When we say “I am so stressed out!”, it’s rare that we mean it in a good way. According to a new study however, it’s suggested that some difficult or challenging things may promote healthy habits are often as they support not so good ones.
Think about the last time you were stressed. Maybe it was a hectic day at work, trouble with the kids or wife/husband. In times of stress like these, we often reach out for something to comfort us. For some this may be downing a pint of rocky road but for others, it may mean taking a 5 mile run.
“Our novel finding is that people fall back into good habits in just the same way,” said study co-author Wendy Wood in the published piece in the Journal of Personality and Social Psychology.
The reason for this she explains as follows –
“People can’t make decisions easily when stressed, are low in willpower or feeling overwhelmed,” says Wood. “These pressures limit our capacity to make decisions.”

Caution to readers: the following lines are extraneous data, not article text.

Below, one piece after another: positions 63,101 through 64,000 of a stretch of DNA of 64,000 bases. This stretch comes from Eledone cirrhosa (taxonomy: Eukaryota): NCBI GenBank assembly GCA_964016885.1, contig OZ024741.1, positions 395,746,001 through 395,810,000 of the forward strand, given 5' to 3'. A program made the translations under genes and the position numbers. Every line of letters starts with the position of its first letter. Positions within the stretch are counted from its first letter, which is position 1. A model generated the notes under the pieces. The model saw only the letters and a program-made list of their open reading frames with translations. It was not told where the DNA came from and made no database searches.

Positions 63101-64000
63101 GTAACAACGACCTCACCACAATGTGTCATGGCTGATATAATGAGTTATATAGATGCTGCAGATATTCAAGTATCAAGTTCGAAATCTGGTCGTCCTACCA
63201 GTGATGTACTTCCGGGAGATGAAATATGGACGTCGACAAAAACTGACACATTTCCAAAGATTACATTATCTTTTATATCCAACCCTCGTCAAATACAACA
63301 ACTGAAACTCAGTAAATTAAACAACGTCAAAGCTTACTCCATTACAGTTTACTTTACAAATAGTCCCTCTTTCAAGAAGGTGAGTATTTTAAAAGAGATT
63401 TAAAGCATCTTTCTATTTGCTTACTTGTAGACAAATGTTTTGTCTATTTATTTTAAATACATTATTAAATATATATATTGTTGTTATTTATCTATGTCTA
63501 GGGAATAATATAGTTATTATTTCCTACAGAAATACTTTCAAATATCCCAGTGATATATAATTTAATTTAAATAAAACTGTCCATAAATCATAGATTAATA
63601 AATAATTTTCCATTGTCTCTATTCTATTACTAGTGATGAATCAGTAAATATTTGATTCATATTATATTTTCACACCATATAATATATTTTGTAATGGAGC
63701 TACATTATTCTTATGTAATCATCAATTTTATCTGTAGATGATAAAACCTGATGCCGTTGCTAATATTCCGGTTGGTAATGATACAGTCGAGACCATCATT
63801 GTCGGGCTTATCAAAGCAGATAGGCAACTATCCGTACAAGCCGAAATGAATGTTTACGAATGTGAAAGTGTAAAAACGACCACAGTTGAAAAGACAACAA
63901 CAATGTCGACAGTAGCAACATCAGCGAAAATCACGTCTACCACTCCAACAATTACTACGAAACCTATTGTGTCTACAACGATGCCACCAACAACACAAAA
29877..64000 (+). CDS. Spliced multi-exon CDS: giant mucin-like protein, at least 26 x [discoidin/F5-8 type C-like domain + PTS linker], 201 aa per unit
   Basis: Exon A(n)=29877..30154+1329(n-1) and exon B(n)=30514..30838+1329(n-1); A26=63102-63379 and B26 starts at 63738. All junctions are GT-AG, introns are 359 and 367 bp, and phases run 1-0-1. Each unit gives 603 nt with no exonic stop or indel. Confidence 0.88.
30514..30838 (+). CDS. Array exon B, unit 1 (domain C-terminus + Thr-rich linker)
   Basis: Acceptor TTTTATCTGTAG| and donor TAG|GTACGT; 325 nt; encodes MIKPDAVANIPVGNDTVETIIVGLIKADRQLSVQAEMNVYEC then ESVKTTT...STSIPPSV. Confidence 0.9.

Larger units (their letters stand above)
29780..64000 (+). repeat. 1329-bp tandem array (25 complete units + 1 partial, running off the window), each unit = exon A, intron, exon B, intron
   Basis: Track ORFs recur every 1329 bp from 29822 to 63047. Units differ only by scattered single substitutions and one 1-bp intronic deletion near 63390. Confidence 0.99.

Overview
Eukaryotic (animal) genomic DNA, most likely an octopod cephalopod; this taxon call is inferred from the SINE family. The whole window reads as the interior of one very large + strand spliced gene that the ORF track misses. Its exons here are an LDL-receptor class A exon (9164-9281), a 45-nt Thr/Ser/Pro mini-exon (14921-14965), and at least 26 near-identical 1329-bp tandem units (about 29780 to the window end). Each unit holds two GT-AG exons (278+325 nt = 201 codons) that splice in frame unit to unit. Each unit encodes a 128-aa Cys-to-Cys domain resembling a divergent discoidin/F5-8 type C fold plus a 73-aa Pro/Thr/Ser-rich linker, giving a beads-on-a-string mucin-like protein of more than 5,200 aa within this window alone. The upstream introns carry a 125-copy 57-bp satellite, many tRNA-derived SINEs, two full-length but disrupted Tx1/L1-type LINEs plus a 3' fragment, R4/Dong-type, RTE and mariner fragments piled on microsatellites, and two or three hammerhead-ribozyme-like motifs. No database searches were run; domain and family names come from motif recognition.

“When you are too tired to make a decision, you tend to just repeat what you usually do,” Wood says.
The data to support this study was collected from stressed UCLA students throughout the course of 10 weeks. Their eating and news-reading habits were initially reported and later followed up on. Students recorded healthy food and unhealthy foods they ate and also whether they read news columns frequently as part of their routine. They also specified what they were readying – if it was more entertainment or news based. The normal accounts of their days were compared to their habits during exam week.
During this time of high stress, the majority of those who made healthy decisions in eating or read a lot stayed true to those patterns. Those with less healthy schedules also remained in sync with those habits.
The study authors offered advice for why we may think there are simply bad habits that come from stress.
“We don’t notice so much when we fall back into good habits — these are the ones that are working for us to meet our goals, and so they aren’t problematic. It’s the bad habits we focus on, and thus people are more aware of falling back into bad habits when their willpower is low.”